The content of this blog is my personal opinion only. Although I am an employee - currently of Nvidia, in the past of other companies such as Iagination Technologies, MIPS, Intellectual Ventures, Intel, AMD, Motorola, and Gould - I reveal this only so that the reader may account for any possible bias I may have towards my employer's products. The statements I make here in no way represent my employer's position, nor am I authorized to speak on behalf of my employer. In fact, this posting may not even represent my personal opinion, since occasionally I play devil's advocate.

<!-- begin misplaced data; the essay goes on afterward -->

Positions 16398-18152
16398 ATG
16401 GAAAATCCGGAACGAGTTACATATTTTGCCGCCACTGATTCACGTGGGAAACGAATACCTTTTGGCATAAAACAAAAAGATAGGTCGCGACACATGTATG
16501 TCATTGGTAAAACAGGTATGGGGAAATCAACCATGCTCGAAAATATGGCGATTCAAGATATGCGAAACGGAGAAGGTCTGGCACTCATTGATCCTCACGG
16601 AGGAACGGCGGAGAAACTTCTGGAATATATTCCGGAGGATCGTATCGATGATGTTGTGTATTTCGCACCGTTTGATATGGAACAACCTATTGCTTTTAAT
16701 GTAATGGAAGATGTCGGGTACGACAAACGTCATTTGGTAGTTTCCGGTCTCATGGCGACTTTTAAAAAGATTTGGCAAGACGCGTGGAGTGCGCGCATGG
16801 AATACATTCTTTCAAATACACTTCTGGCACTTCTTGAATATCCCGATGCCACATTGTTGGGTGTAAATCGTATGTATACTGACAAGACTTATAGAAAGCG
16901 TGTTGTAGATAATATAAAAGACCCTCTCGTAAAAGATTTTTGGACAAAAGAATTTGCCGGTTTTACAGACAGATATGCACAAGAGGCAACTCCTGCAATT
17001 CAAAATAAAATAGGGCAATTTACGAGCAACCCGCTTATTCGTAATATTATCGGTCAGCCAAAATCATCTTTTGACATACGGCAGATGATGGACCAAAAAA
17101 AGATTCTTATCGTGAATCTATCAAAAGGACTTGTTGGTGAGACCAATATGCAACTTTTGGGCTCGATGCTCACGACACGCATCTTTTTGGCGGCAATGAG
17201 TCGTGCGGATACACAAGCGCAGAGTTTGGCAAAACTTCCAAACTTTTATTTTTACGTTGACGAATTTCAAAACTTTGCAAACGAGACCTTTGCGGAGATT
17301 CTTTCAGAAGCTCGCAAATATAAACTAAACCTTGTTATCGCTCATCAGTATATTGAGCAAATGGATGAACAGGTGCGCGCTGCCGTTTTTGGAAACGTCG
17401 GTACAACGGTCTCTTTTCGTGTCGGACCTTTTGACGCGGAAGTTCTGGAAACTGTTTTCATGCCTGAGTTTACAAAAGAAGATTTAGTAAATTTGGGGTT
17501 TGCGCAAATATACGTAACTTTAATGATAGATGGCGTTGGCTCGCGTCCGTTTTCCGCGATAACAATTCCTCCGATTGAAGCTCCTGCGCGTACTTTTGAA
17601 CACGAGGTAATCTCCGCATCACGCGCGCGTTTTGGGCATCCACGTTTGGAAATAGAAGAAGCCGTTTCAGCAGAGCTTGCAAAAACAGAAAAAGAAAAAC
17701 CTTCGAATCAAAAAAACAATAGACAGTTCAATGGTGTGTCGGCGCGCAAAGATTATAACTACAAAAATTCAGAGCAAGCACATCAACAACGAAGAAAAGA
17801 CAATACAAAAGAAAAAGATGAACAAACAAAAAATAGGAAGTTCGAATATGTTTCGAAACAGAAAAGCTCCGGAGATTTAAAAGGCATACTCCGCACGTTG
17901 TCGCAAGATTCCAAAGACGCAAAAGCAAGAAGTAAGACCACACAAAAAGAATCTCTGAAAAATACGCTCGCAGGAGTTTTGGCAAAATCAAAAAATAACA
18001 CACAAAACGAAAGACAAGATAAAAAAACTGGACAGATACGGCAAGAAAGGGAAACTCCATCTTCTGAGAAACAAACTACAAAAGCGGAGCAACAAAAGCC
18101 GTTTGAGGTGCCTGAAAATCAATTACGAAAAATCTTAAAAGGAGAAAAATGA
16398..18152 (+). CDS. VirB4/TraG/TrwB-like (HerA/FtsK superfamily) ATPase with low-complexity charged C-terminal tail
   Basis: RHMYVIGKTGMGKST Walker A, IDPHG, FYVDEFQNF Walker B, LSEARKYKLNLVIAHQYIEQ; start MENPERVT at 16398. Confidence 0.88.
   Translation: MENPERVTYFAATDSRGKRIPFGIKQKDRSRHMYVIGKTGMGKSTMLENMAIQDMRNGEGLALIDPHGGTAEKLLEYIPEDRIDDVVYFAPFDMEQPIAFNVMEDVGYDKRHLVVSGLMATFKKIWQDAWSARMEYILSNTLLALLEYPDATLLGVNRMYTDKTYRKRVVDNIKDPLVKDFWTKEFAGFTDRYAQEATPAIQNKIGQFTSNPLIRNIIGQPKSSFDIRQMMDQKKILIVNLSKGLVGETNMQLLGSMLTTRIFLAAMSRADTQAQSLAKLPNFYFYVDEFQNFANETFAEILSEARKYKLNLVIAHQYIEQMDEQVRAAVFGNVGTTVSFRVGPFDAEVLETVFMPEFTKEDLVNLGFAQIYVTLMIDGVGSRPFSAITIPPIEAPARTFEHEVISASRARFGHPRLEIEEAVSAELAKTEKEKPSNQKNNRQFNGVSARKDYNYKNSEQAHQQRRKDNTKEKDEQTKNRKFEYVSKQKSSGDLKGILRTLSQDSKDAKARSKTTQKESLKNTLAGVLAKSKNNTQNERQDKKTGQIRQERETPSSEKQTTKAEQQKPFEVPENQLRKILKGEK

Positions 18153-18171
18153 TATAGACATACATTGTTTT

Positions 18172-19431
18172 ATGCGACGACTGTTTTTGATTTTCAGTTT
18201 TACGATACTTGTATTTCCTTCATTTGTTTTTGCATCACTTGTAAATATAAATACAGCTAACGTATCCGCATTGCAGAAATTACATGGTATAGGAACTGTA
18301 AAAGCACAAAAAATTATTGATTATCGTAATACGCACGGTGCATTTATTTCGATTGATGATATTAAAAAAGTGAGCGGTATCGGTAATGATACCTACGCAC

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Wednesday, November 16, 2011

Shared libraries and data deduplication

People have talked about the advantages of shared libraries: reducing virtual memory requirements, reducing disk space requirements, etc, because of sharing.

Here's a thought: Q: if we had truly ubiquitous data deduplication, what would be the advantages of shared libraries?

A: none of the performance wins through sharing need apply.  Deduplication beats them in a more flexible, more abstract, way.

(Of course, we do not have truly ubiquitous deduplication. And it usually requires things to be block or file aligned.)

This leaves the only fundamental advantage of shared librares

  • the fact that you can effect a ubiquitous change by updating a shared library.
Which is also their fundamental disadvantage.  You can propagate a bug fix.  But you can also propagate bugs.

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